Though the Essenes of the Dead Sea Scrolls are not mentioned in the New Testament, they are described by Philo, Josephus, and Eusebius. With publication of the Essenes' own sectarian writings since the 1950s, however, they have become well known. Their withdrawal into desert seclusion was in opposition to the ruling powers in the city and the Temple of Jerusalem. They lived apart from society in constant study of the Scriptures and with a firm belief that they were the elect of Israel living in the end of days and to whom would come messianic figuresa messiah of David (royal) and a messiah of Aaron (priestly). After a long period of probation and initiation, a man became a member of this elect community that had strict rules of community discipline that would seal or destroy his membership in their New Covenant.
Their laws were strict, their discipline severe, and unlike Pharisees, Sadducees, and Zealots they were not simply different parties within Judaism but a separate eschatological sect. They believed that they alone, among those living in the end time, would be saved. The apocalypticism of the Essenes and the early Christians had many similarities, but the Christians had a higher eschatological intensity because they already knew who the Messiah would be when he came in the future at the Parousia (the "Second" Advent), and they also had a recollection of the earthly Jesus, knowledge of the risen Lord, and the gift of the Spirit upon the church. Both Essenes and Christians were sects with tightly knit organizations, but the church had a historically based messiah. The Essenes probably were killed or forced to flee from their wilderness community c. AD 68, yet some of their ideas can still be traced in the ministry of John the Baptist (who might have been an Essene) and in the thought world of the New Testament (see also Judaism).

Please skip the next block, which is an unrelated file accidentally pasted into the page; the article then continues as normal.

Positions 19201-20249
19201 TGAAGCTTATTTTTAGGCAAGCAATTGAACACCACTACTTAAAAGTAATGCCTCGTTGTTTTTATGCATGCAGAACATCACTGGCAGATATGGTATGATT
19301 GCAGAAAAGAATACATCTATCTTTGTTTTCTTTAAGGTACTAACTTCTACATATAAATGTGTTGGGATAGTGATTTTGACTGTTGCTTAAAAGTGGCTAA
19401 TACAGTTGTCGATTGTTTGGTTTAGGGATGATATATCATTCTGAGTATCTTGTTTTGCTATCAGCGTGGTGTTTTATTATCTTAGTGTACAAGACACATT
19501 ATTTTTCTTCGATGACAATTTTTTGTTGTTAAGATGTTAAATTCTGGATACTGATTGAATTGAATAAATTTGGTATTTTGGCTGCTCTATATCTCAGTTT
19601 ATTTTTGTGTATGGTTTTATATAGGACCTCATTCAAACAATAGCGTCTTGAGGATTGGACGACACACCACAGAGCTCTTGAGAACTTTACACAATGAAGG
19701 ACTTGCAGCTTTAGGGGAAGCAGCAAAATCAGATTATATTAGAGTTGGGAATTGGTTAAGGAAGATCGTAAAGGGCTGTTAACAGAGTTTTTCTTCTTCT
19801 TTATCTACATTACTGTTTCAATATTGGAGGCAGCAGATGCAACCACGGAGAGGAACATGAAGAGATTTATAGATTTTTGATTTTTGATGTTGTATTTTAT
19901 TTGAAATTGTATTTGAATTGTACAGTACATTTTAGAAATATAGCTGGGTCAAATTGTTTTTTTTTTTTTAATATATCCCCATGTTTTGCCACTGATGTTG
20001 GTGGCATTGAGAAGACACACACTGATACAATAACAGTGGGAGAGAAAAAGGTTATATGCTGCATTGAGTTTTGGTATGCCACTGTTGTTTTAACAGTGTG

Adapted from "biblical literature."Encyclopedia Britannica. 2006. Encyclopædia Britannica 2006 Ultimate Reference Suite DVD